• Stars appear behind a dramatic landscape of rocky mountains, rolling hills, and fields of grass

    Santa Monica Mountains

    National Recreation Area California

Plants

Pond at Rancho Sierra Vista / Satwiwa

The Santa Monica Mountains are home to 12 vegetation communities, which are derived from 26 vegetation associations identified by the California Natural Diversity Database classification system (Holland 1986). These include coastal salt marsh, coastal strand, coastal sage scrub, chaparral, coast live oak woodland, riparian woodland, valley grassland, valley oak savanna, freshwater ponds/lakes, rock outcrops, and suburban development.



Vegetation communities are determined by the following factors: presence of water, elevation, aspect, soil, proximity to the ocean, and presence or frequency of fire.

Click here to download a checklist of the plants of the Santa Monica Mountains National Recreation Area.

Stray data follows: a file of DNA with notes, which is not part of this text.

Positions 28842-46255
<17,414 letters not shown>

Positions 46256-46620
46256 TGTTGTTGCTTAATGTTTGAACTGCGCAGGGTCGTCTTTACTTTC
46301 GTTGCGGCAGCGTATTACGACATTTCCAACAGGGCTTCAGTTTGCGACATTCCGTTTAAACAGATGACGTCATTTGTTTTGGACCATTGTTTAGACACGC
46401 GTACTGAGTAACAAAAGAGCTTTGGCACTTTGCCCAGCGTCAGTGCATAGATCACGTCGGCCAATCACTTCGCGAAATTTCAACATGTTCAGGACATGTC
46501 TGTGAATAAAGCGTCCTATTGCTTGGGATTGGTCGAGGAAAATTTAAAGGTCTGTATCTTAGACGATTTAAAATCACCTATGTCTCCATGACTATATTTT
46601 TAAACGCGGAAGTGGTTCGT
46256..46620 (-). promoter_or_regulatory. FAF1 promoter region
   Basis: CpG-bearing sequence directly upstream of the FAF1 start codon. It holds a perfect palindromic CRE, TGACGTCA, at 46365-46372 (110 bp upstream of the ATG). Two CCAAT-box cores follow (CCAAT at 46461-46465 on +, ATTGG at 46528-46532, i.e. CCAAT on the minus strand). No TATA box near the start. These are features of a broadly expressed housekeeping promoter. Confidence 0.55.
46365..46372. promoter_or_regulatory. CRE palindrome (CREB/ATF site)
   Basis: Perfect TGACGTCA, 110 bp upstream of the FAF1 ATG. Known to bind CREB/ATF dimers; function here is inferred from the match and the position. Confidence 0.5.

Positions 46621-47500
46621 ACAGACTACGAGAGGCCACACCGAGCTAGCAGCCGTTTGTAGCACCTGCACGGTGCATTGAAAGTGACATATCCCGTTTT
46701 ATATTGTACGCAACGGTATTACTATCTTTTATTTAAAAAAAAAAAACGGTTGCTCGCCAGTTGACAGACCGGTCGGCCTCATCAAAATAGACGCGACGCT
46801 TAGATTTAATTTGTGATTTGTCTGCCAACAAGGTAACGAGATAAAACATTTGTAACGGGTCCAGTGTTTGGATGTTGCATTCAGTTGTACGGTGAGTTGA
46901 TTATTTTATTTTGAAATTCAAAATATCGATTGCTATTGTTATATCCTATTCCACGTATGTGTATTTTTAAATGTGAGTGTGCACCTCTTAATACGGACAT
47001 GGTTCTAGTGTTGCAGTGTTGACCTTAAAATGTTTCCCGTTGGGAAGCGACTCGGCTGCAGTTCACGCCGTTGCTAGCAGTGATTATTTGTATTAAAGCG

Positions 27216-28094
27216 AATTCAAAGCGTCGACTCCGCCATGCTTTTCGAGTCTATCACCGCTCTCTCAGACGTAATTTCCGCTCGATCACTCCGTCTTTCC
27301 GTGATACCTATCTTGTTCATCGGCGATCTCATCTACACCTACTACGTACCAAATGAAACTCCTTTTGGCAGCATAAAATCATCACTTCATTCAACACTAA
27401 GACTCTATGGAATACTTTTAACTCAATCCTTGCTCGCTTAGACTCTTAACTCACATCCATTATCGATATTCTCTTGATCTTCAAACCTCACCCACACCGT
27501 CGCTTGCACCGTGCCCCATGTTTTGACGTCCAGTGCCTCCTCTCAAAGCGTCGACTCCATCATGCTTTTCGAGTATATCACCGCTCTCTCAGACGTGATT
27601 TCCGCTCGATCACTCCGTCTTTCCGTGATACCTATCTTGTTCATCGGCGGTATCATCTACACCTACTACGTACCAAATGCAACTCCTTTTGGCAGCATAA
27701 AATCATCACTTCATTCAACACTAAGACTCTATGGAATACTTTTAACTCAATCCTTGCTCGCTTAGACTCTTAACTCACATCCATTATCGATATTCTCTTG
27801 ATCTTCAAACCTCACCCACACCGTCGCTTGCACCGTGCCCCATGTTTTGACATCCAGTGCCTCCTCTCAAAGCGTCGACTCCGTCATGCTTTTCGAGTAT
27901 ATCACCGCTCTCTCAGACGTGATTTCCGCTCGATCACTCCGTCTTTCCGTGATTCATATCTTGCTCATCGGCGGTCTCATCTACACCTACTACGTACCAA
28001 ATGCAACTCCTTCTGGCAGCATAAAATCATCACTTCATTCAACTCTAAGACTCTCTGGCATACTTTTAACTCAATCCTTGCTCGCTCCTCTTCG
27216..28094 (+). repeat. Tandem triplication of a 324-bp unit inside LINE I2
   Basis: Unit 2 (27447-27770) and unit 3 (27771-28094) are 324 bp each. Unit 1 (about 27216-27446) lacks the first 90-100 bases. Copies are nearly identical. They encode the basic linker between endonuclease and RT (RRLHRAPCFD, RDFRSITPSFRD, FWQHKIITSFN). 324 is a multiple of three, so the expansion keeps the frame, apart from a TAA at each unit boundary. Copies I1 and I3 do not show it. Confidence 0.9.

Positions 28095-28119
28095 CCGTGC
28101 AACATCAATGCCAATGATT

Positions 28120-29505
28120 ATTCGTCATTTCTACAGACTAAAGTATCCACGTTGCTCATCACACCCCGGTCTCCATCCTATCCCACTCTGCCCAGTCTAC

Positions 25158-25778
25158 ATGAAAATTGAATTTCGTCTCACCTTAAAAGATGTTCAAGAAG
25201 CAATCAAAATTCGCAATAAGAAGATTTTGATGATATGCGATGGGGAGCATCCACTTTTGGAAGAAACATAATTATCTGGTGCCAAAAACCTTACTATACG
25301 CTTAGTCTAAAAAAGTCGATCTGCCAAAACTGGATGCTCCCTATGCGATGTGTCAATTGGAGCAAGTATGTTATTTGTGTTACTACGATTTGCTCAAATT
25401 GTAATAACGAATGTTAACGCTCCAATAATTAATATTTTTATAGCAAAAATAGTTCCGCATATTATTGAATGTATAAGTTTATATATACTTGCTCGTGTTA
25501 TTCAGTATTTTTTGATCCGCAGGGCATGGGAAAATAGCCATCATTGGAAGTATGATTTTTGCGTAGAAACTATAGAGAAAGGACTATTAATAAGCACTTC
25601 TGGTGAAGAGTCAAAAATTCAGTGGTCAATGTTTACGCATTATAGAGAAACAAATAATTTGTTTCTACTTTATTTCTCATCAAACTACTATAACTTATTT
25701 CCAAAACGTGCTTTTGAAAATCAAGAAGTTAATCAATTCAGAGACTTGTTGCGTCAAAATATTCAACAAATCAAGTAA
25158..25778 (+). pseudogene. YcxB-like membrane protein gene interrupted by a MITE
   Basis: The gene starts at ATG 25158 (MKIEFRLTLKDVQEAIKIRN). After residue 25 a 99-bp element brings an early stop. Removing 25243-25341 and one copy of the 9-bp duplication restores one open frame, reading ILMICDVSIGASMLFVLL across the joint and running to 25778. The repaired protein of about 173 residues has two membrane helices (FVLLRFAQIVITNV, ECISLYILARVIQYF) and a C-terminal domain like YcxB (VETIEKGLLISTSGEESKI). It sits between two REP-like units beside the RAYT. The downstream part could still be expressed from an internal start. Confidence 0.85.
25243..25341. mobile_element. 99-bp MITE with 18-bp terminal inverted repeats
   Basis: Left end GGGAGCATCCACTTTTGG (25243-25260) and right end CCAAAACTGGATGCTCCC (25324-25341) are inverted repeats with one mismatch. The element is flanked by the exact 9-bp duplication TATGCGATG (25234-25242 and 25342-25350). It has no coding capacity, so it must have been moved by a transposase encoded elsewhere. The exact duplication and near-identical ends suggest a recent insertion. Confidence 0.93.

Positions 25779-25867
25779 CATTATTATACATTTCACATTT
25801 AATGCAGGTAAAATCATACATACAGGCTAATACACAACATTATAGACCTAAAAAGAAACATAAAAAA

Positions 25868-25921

Euphorbia teracina or Terracina Spurge grows rapidly and is a prolific seed producer, easily invading coastal scrub lands and out-competing native species for space.

Terracina Spurge (Euphorbia terracina)

Photo: NPS

However a battle to protect this ecosystem from invasive plants is being waged in the mountains. Noxious invasives commonly called weeds are still spreading through out the Santa Monica Mountains. Early dectection is key in preventing large ecosystem impact.

Download our free invasive weed field guide.
Click here (2MB)

 

Did You Know?

Sue Nelson, Jill Swift, and Margo Feurer were instrumental in the movement to create a national recreation area near Los Angeles.

Four state parks were the triumph of a grassroots movement to protect open spaces minutes from Los Angeles in the 1950s & 60s. Three women, Sue Nelson, Jill Swift, and Margo Feuer further galvanized the movement that helped make Santa Monica Mountains National Recreation Area a reality in 1978.